Between December 2013 and May 2014, Royal Mail gave Mr Nayak numerous opportunities to obtain and produce an update from the Home Office about his visa application but he failed to do so. At the same time, Royal Mail made more extensive enquiries of Mr Nayak about his visa application. They met with him, corresponded with him and informed him that if he failed to provide evidence of his immigration status he might be dismissed. Royal Mail explained to Mr Nayak that, as it had been over four years since the original application for a Tier 4 visa it was no longer safe to assume that it remained pending and undetermined.
At a meeting on 8 May 2014, Mr Nayak once again failed to provide the necessary documentation about his right to work in the UK and he was dismissed by letter the following day. The reason for dismissal was "some other substantial reason" (SOSR) under section 98(1)(b) of the Employment Rights Act 1996 (ERA), specifically that, Royal Mail had a reasonably held belief that Mr Nayak did not have the right to work in the UK.
Following his appeal hearing on 16 July 2014, Mr Nayak was given a further 42 days to provide the documentation requested and was also advised to send a subject access request to the Home Office which he failed to do. The decision to dismiss was upheld on 8 August 2014 and Mr Nayak then brought an unfair dismissal claim.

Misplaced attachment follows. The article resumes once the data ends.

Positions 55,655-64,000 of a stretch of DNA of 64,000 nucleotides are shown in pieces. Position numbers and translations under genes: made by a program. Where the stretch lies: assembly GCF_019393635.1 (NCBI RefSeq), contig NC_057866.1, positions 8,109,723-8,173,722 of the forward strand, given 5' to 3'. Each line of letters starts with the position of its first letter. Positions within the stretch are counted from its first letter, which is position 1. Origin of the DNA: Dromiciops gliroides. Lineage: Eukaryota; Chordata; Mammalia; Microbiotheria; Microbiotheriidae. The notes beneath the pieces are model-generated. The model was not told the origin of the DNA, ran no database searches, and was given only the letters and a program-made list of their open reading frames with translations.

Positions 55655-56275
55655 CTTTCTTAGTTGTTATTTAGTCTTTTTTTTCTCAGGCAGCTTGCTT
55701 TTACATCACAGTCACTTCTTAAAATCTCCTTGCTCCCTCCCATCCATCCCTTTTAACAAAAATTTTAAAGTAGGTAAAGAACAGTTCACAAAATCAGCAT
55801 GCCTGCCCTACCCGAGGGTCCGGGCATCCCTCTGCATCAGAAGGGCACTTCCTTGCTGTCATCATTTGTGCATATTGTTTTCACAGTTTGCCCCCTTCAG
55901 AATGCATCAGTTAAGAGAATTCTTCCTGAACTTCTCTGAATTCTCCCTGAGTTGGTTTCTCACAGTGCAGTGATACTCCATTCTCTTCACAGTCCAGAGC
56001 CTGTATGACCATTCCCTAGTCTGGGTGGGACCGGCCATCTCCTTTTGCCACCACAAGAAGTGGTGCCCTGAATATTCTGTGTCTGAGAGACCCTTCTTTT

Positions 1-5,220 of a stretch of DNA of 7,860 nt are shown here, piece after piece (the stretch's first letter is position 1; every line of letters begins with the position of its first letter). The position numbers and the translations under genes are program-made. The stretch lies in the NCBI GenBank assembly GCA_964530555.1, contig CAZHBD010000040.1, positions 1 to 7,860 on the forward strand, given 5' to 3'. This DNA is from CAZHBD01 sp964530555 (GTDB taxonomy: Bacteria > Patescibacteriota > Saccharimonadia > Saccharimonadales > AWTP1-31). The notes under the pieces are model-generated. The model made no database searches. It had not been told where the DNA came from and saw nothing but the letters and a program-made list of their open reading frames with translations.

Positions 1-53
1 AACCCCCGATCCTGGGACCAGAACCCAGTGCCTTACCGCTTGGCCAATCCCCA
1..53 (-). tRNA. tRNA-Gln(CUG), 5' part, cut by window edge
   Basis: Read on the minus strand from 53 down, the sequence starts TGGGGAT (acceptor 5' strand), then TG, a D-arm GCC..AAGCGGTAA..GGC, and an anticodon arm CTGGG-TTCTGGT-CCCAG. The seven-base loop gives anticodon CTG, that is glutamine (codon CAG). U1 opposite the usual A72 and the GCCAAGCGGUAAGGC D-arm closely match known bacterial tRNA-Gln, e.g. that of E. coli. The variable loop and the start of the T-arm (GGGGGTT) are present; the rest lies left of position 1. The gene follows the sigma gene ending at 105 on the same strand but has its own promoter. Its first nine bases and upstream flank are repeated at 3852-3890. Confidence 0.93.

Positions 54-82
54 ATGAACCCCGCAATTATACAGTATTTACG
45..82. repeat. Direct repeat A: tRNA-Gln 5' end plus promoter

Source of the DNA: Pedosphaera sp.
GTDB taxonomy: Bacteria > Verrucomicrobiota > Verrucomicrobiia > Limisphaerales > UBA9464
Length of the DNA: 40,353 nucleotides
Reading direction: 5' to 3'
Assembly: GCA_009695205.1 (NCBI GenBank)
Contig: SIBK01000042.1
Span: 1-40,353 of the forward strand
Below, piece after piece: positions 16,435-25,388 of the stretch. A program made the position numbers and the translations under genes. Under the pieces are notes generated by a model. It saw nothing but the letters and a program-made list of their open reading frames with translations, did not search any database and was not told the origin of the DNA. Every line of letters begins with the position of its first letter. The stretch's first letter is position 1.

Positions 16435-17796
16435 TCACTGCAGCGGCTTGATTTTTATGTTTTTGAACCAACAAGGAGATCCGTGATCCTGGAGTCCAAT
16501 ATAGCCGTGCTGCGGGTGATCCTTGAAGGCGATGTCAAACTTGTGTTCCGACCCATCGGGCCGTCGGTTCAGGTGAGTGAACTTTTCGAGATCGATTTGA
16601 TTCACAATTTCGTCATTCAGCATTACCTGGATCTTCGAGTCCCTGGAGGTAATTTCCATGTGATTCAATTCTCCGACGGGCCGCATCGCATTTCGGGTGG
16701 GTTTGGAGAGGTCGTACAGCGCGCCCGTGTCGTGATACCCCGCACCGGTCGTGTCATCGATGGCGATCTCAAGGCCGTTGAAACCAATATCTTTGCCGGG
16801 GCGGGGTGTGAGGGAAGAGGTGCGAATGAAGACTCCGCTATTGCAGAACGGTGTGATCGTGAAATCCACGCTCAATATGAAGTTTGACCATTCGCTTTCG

Employment Tribunal and EAT proceedings
The Employment Tribunal dismissed the claim. It held that there was a fair SOSR reason for dismissal and that, in accordance with section 98(4) ERA, Royal Mail had acted reasonably when dismissing Mr Nayak for that reason. There was sufficient evidence to conclude that a reasonable employer would not be satisfied that Mr Nayak's visa application was still pending and undetermined. Further, Royal Mail's belief that Mr Nayak had no right to work in the UK was a reasonable one.